Wednesday, April 18, 2007

Why So Many Novels Never Get Filmed

I have many that have never even been optioned. For a bonus, at the end of the article there's a list of the five best and five worst screen adaptations. Thanks to Gerard Saylor for the link.

Why so many novels never make it to the big screen - Independent Online Edition > Features: "The cinemas are full of turkeys yet that brilliant novel you read three years ago has never been made into a film. Danuta Kean descends into development hell and finds out why so many authors get trapped there."

8 comments:

Todd Mason said...

"FIVE BEST ADAPTATIONS

1. The Third Man:

Graham Greene adapted his own novel, and director Carol Reed turned it into cinematic gold with more than a little help from a sublime Orson Welles.

2. Adaptation:

Screenwriter Charlie Kaufman turned Susan Orlean's 'unfilmable' book The Orchid Thief into a jaw dropping satire about writer's block.

3. Lawrence of Arabia:

T E Lawrence's 'Seven Pillars of Wisdom' was transformed into an unbeatable epic by screenwriter Robert Bolt and director David Lean.

4. The Go-Between:

Harold Pinter and Joseph Losey wax lyrical with L P Hartley's psychological romance.

5. The English Patient:

Anthony Minghella turned Michael Ondaatje's Booker winner upside down to form a romantic epic that improved on the original.

...AND FIVE TURKEYS

1. The Bonfire of the Vanities:

Tom Wolfe's sprawling satire on 1980s America became an unwatchable dogs' dinner in Brian De Palma's hands.

2. Captain Corelli's Mandolin:

Whoever thought the unsubtle Nicolas Cage would be a good choice for lead role needs to up their medication.

3. War of the Worlds:

Tom Cruise brings new meaning to the phrase 'disaster movie'.

4. The Black Dahlia:

Brian De Palma proves once more that great books can make terrible films... or is it just him?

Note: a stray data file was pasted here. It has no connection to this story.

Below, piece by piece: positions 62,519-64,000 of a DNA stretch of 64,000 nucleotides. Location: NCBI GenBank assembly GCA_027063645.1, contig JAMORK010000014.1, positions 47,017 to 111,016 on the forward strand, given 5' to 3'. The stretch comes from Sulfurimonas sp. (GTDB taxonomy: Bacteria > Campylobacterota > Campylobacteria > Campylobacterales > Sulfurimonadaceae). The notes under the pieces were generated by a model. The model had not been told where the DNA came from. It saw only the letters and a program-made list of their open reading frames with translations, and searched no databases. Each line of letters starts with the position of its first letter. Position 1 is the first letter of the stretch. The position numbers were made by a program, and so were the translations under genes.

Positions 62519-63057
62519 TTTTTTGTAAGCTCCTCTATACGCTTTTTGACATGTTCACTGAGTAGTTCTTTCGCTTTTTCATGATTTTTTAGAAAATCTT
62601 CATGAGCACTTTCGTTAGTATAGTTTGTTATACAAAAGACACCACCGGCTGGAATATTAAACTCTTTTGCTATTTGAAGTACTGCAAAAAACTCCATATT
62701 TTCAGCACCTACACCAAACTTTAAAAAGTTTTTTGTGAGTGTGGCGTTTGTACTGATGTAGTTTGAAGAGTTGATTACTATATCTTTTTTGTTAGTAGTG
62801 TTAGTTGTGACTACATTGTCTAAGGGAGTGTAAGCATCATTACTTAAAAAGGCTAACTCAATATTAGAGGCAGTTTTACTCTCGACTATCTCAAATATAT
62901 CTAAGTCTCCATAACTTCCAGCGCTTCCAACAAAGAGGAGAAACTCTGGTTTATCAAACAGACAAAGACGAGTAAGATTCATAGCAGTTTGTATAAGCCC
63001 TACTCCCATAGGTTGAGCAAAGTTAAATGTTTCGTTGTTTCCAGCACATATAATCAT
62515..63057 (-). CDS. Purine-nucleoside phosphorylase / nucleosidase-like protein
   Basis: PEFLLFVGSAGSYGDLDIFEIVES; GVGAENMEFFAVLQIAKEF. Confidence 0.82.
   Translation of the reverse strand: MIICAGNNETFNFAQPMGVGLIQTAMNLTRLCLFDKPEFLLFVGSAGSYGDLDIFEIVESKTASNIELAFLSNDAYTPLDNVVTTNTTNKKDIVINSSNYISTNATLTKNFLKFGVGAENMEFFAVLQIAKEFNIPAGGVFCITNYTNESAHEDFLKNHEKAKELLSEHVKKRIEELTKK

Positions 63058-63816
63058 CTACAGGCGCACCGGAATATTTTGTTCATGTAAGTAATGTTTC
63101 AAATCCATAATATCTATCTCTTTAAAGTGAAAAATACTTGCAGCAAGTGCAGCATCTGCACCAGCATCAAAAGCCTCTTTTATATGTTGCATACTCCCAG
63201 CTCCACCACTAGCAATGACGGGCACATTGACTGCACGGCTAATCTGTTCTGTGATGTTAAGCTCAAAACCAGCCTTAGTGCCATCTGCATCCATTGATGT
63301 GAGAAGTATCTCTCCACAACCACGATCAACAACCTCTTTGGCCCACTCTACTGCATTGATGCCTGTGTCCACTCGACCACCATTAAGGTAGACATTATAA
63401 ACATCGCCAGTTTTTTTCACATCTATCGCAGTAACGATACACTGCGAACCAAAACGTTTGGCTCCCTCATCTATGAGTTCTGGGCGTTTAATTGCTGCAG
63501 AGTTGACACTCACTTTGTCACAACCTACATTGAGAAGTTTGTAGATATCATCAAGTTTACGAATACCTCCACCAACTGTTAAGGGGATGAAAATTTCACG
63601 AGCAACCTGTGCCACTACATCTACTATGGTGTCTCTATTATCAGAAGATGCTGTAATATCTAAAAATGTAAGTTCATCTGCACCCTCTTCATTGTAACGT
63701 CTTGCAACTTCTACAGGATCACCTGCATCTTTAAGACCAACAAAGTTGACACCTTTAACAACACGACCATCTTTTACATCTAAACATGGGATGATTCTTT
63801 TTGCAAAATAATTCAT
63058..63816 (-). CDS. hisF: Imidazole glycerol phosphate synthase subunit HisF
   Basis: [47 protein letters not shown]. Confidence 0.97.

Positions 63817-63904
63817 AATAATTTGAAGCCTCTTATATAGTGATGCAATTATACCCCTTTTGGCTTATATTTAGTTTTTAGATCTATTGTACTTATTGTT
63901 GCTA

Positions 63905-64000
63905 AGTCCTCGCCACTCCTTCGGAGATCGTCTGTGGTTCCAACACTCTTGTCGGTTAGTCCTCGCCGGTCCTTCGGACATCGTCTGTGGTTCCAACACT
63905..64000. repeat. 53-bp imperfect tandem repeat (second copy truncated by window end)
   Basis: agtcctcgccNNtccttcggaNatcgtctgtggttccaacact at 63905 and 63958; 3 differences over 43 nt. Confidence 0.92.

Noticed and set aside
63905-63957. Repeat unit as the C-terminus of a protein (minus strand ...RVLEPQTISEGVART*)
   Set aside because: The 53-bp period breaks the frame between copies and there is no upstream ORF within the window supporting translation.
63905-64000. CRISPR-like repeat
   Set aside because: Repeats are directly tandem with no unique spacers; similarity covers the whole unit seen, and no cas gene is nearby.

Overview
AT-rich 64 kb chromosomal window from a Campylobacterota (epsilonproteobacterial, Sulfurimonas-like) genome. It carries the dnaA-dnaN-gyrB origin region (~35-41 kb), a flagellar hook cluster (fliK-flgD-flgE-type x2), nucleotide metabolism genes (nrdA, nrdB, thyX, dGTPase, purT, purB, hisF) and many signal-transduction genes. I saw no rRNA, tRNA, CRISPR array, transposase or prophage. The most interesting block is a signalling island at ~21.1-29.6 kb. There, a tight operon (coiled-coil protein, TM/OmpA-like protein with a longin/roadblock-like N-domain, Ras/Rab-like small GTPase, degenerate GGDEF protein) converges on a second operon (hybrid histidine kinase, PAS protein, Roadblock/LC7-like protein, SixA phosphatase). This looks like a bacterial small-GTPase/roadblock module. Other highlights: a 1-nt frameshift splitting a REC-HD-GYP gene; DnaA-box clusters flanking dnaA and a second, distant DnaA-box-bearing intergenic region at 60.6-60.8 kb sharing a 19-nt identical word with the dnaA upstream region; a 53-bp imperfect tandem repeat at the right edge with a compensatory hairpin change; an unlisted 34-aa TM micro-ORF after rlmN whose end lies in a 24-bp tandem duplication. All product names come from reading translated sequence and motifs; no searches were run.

5. Bram Stoker's Dracula:

So bad it's good. Memorable for Gary Oldman's bad hair day and Keanu Reeves' hilarious English accent. laughing. As revenge goes, it beats the naughty step."

In re De Palma...well, It's mostly Him.

Meanwhile, the third MALTESE FALCON is a Much better film than THE ENGLISH PATIENT. THE GO-BETWEEN is an interesting choice...someday soon I'll have to read McGivern's ODDS AGAINST TOMORROW, to help me get a sense of how faithful the excellent film is. Peckinpah's THE GETAWAY is certainly one of the worst adaptations ever, but the remakes of THE HAUNTING and PSYCHO retain their special places in my bowels.

Bill Crider said...

I confess that I have never seen The English Patient. And most likely never will.

Cap'n Bob Napier said...

How about HONDO? Sorry, Todd, but I hated THE ENGLISH PATIENT. Even the batt nekked ladies couldn't save this yawner for me.

Cap'n Bob Napier said...

Oops! That's "butt nekked ladies"

Bill Crider said...

I liked "batt naked," myself.

As for Hondo, there's some question about which came first, the screenplay or the novel.

Todd Mason said...

Bob, you mistake my quotation for my choices. THE INDEPENDENT writer cited THE ENGLISH PATIENT, I prefer THE MALTESE FALCON (3rd try). HONDO would perhaps be a case rather like 2001...novel and film more or less simultaneous products of the process.

CHITTY CHITTY BANG BANG was no great shakes as a book, but that film...which leads us inexorably to DR. DOLITTLE...

Juri said...

I said this earlier somewhere else, but THE THIRD MAN is no adaptation. Greene wrote the screenplay and later he wrote the novelization of his own screenplay.

The best adaptations are those we don't think are adaptations. What about THE MAGNIFICENT AMBERSONS?

Todd Mason said...

Well, just because not enough people remember the sources for the likes of ODD MAN OUT (1947), doesn't make the films better (as good as that one is). Or even LASSIE COME HOME...or, of course, PSYCHO. Meanwhile, the 1946 GREAT EXPECTATIONS is in no way lessened by Everyone knowing its source...